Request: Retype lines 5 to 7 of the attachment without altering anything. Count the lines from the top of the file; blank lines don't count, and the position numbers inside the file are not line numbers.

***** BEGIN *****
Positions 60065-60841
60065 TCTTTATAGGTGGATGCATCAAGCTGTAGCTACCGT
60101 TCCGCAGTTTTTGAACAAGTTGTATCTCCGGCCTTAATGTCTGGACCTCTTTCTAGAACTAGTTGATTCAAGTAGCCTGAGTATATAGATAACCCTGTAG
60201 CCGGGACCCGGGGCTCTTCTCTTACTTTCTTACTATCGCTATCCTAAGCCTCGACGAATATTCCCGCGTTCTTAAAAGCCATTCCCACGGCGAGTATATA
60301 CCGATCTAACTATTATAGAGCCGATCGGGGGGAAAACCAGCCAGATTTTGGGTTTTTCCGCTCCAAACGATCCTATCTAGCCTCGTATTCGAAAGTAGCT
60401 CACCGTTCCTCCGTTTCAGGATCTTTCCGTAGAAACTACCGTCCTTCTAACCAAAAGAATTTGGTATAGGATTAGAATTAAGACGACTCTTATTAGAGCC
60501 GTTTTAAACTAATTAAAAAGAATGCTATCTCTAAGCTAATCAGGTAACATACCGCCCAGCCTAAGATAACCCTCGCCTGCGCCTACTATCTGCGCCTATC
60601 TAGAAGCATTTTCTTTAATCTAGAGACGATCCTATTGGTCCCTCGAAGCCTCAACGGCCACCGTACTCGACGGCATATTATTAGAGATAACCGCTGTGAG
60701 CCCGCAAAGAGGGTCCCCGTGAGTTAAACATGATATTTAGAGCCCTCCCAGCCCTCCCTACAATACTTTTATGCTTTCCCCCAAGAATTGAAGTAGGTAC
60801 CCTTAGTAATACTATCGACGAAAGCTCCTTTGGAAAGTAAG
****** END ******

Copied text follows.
60301 CCGATCTAACTATTATAGAGCCGATCGGGGGGAAAACCAGCCAGATTTTGGGTTTTTCCGCTCCAAACGATCCTATCTAGCCTCGTATTCGAAAGTAGCT
60401 CACCGTTCCTCCGTTTCAGGATCTTTCCGTAGAAACTACCGTCCTTCTAACCAAAAGAATTTGGTATAGGATTAGAATTAAGACGACTCTTATTAGAGCC
60501 GTTTTAAACTAATTAAAAAGAATGCTATCTCTAAGCTAATCAGGTAACATACCGCCCAGCCTAAGATAACCCTCGCCTGCGCCTACTATCTGCGCCTATC